Dawn brought no ship, but not long after 5 a.m. the Carpathia, far out of her path and making eighteen knots instead of her wonted fifteen, showed a single red and black stack. In the joy of the moment the heaviest griefs were forgotten. Soon afterwards Captain Rostron and Chief Steward Hughes were welcoming the children and bedraggled arrivals over the Carpathia's side. The silence of the Carpathia's engines, the piercing cold, and clamour of many voices in the companion ways caused me to dress hurriedly and to awaken my wife. It was 5.40 on Monday morning. Our stewardess, meeting me outside, pointed to a wailing host in the back of the dining room and said, 'From the Titanic. She is at the bottom of the ocean.'
At the ship's side a moment later I saw the last of a line of boats discharge their loads. I saw women, some with cheap shawls about their heads, some in the costliest fur cloaks, ascending the ship's side. Such joy as the first sight of our ship may have given them had disappeared from their faces. There were tears and signs of faltering as the women were helped up the ladders or hoisted aboard in swings for lack of room in which to put them. The Titanic's boats after unloading were set adrift. To our north the broad ice field, the length of hundreds of Carpathia's, stretched around us, and on either side rose sharp glistening peaks. One black berg seen about 10 a.m. was said to be that which sunk the Titanic.
Few of the men of the Carpathia's passenger list slept in bed on any of the nights that followed. They lay on chairs, on the deck, on the dining tables, or floors.
Press Association Reporter Foreign Special." (City Heritage Collections)
"An Ocean Graveyard;
Floating Corpses; Mother and her Baby
From our own correspondent.
New York, Wednesday.
More than 100 of the Titanic's victims were seen floating on the water by the steamship Bremen, which arrived today from Bremen, when, on April 20, the German liner passed over the spot where the Titanic went down. Mrs. Johanna Stunke, a first cabin passenger on the Bremen, gave a vivid story of the scene from the liner's rail.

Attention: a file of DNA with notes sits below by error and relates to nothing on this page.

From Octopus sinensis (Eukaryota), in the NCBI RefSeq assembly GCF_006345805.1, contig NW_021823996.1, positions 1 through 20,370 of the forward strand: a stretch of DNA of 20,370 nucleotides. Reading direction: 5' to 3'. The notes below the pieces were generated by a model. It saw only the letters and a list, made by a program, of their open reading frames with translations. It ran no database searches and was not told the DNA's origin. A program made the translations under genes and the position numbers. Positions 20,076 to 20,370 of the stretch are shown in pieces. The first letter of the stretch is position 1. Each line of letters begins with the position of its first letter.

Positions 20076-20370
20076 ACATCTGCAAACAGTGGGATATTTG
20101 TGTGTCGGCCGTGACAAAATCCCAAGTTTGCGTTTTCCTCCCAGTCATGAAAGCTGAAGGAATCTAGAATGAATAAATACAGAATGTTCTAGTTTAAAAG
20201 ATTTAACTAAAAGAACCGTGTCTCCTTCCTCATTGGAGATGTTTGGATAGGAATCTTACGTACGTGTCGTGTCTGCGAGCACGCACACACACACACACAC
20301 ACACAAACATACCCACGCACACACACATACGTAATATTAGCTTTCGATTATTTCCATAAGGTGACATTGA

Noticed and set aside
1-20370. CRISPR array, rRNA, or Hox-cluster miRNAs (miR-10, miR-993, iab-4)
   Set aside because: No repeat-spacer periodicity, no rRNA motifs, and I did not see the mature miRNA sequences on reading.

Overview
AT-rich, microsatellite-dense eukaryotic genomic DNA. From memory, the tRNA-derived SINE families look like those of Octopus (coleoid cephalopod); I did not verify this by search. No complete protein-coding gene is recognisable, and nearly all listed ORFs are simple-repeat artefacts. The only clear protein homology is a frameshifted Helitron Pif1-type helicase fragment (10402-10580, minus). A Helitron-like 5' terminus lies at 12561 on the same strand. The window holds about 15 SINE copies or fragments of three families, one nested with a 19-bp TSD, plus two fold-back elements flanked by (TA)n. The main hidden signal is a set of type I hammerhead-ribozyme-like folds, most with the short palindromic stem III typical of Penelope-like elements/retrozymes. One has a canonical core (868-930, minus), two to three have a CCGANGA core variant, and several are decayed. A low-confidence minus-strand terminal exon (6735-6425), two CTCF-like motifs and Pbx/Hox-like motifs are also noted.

"It was between four and five o'clock on Saturday," she said, "when our ship sighted off the bow to the starboard an iceberg. We had been told by some of the officers that the Bremen was going to pass within a few miles of the position given by the Titanic when she sank, so when the cry went up that ice was sighted we all rushed to the starboard rail. It was a beautiful afternoon, and the sun glistening on the big iceberg was a wonderful picture, but as we drew nearer and could make out small dots floating around in the sea a feeling of awe and sadness crept over every one, and the ship proceeded in absolute silence. We passed within a hundred feet of the southern most drift of the wreckage, and looking down over the rail we distinctly saw a number of bodies so clearly that we could make out what they were wearing, and whether they were men or women. Carpathia arrives with survivors in New York. Deathless Story of the Titanic"
15 April 1912
"A great many girls are absent this afternoon owing to the sad news regarding the Titanic. Fathers and brothers are on the vessel; and some of the little ones have been in tears all afternoon."
"Mrs May across the way lost her husband and oldest son (Fireman and Firemen's Mess Man). The son was married a year ago and his wife had a baby six weeks ago. Mrs Allen around the corner lost her husband, George (Scullion). And the young girl there in black, the one on this side, is Mrs Barnes. She lost her brother (Fireman). The woman going into the shop is Mrs Gosling. She lost a son (Trimmer). And Mrs Preston of Princes Street, a widow, she lost her son too (Trimmer). "
Wife of Olympic crew member. (Daily Mirror 18th April 1912)
"The General Manager of the White Star Company received 'The War Cry' representative very considerately, and expressed his thanks to The Army for its offer of assistance, and his appreciation of the efforts which were being made locally in conjunction with the relief fund inaugurated by the Mayor (Councillor H. Bovryer, R.N.R.), who it is interesting here to note, holds a chief pilot's certificate, and whose brother was the local pilot to the ill-fated liner.